The wide variety of choices may seem a bit bewildering.
See below the discussion "How to choose?".

*** Precision:

FP -- double
this is useful when roundoff errors can cause problems
XD -- xdouble (extended exponent doubles)
this is useful when numbers get too big
RR -- RR (arbitrary precision floating point)
this is useful for large precision and magnitudes

Generally speaking, the choice FP will be the fastest,
but may be prone to roundoff errors and/or overflow.

*** Orthogonalization Strategy:

-- Classical Gramm-Schmidt Orthogonalization.
This choice uses classical methods for computing
the Gramm-Schmidt othogonalization.
It is fast but prone to stability problems.
This strategy was first proposed by Schnorr and Euchner
[C. P. Schnorr and M. Euchner, Proc. Fundamentals of Computation Theory,
LNCS 529, pp. 68-85, 1991].
The version implemented here is substantially different, improving
both stability and performance.

-- Givens Orthogonalization.
This is a bit slower, but generally much more stable,
and is really the preferred orthogonalization strategy.
For a nice description of this, see Chapter 5 of
[G. Golub and C. van Loan, Matrix Computations, 3rd edition,
Johns Hopkins Univ. Press, 1996].

*** Reduction Condition:

-- LLL: the classical LLL reduction condition.

-- BKZ: Block Korkin-Zolotarev reduction.
This is slower, but yields a higher-quality basis,
i.e., one with shorter vectors.
See the Schnorr-Euchner paper for a description of this.
This basically generalizes the LLL reduction condition
from blocks of size 2 to blocks of larger size.

************* Calling Syntax for LLL routines ***************

long
[G_]LLL_{FP,QP,XD,RR} (mat_ZZ& B, [ mat_ZZ& U, ] double delta = 0.99,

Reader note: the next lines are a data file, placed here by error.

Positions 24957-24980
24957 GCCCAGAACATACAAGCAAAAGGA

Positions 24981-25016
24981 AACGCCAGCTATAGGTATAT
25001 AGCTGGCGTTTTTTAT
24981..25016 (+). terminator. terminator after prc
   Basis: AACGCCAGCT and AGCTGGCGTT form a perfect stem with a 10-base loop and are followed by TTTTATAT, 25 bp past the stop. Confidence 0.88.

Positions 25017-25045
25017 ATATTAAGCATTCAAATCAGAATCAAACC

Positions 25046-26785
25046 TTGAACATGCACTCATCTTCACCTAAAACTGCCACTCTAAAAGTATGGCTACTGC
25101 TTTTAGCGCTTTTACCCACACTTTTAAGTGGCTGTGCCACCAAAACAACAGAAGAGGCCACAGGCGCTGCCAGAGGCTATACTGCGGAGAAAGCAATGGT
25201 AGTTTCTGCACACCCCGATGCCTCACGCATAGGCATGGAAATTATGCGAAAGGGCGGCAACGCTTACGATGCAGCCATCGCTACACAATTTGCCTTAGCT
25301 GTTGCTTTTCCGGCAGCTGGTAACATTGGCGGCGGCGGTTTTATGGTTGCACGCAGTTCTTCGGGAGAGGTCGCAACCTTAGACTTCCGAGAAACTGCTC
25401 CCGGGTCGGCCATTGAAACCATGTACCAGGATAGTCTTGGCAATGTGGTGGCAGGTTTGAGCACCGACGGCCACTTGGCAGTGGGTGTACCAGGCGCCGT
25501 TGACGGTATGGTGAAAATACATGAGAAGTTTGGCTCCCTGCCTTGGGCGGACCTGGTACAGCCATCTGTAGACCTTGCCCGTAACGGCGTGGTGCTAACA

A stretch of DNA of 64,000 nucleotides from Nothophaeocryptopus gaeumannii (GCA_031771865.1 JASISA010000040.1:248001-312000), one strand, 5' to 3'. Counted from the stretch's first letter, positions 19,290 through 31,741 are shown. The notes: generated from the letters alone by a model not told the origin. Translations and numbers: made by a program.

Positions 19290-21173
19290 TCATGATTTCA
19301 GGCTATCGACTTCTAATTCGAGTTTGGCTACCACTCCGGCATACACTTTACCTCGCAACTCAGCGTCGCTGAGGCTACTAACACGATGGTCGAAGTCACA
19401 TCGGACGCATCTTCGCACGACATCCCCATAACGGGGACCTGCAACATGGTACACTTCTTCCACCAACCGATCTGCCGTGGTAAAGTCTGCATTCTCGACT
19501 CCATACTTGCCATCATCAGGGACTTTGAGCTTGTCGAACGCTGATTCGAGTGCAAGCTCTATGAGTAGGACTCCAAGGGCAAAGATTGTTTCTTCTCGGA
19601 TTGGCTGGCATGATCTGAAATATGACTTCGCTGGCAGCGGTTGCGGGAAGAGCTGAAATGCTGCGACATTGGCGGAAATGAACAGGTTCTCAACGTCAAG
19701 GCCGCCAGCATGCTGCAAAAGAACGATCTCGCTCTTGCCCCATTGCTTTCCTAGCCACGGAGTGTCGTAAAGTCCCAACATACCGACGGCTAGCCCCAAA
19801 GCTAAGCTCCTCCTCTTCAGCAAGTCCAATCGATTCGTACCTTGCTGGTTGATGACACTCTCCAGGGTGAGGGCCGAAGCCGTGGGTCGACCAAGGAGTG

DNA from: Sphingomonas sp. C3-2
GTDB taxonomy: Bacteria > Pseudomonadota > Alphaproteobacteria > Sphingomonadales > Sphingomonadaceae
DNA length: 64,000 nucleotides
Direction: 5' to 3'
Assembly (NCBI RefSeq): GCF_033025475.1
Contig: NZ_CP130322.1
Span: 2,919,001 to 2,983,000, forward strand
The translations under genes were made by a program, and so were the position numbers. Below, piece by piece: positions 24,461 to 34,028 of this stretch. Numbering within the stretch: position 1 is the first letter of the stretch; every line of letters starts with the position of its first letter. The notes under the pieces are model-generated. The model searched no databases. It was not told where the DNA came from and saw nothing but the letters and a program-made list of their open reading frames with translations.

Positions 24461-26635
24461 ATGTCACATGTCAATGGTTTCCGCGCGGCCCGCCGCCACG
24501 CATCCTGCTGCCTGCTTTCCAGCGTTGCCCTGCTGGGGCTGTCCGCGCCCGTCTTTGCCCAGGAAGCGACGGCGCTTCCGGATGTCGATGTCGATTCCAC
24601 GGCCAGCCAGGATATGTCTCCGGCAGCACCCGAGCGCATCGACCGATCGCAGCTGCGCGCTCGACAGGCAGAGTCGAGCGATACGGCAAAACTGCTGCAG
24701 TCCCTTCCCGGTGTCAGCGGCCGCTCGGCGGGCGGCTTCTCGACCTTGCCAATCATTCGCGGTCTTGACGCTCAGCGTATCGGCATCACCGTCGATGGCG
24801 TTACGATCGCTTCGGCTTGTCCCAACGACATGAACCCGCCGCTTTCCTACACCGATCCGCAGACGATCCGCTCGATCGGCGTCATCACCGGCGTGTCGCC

long deep = 0, LLLCheckFct check = 0, long verbose = 0);

* The [ ... ] notation indicates something optional,
and the { ... } indicates something that is chosen from
among several alternatives.

* The return value is the rank of B (but see below if check != 0).

* The optional prefix G_ indicates that Givens rotations are to be used;
otherwise, classical Gramm-Schmidt is used.

* The choice FP, QP, XD, RR determines the precision used.

* If the optional parameter U is given, then U is computed
as the transition matrix:

U * old_B = new_B

* The optional argument "delta" is the reduction parameter, and may
be set so that 0.50 <= delta < 1.  Setting it close to 1 yields
shorter vectors, and also improves the stability, but increases the
running time.  Recommended value: delta = 0.99.

* The optional parameter "deep" can be set to any positive integer,
which allows "deep insertions" of row k into row i, provided i <=
deep or k-i <= deep.  Larger values of deep will usually yield
shorter vectors, but the running increases exponentially.

NOTE: use of "deep" is obsolete, and has been "deprecated".
It is recommended to use BKZ_FP to achieve higher-quality reductions.
Moreover, the Givens versions do not support "deep", and setting
deep != 0 will raise an error in this case.

* The optional parameter "check" is a function that is invoked after
each size reduction with the current row as an argument.  If this
function returns a non-zero value, the LLL procedure is immediately
terminated.  Note that it is possible that some linear dependencies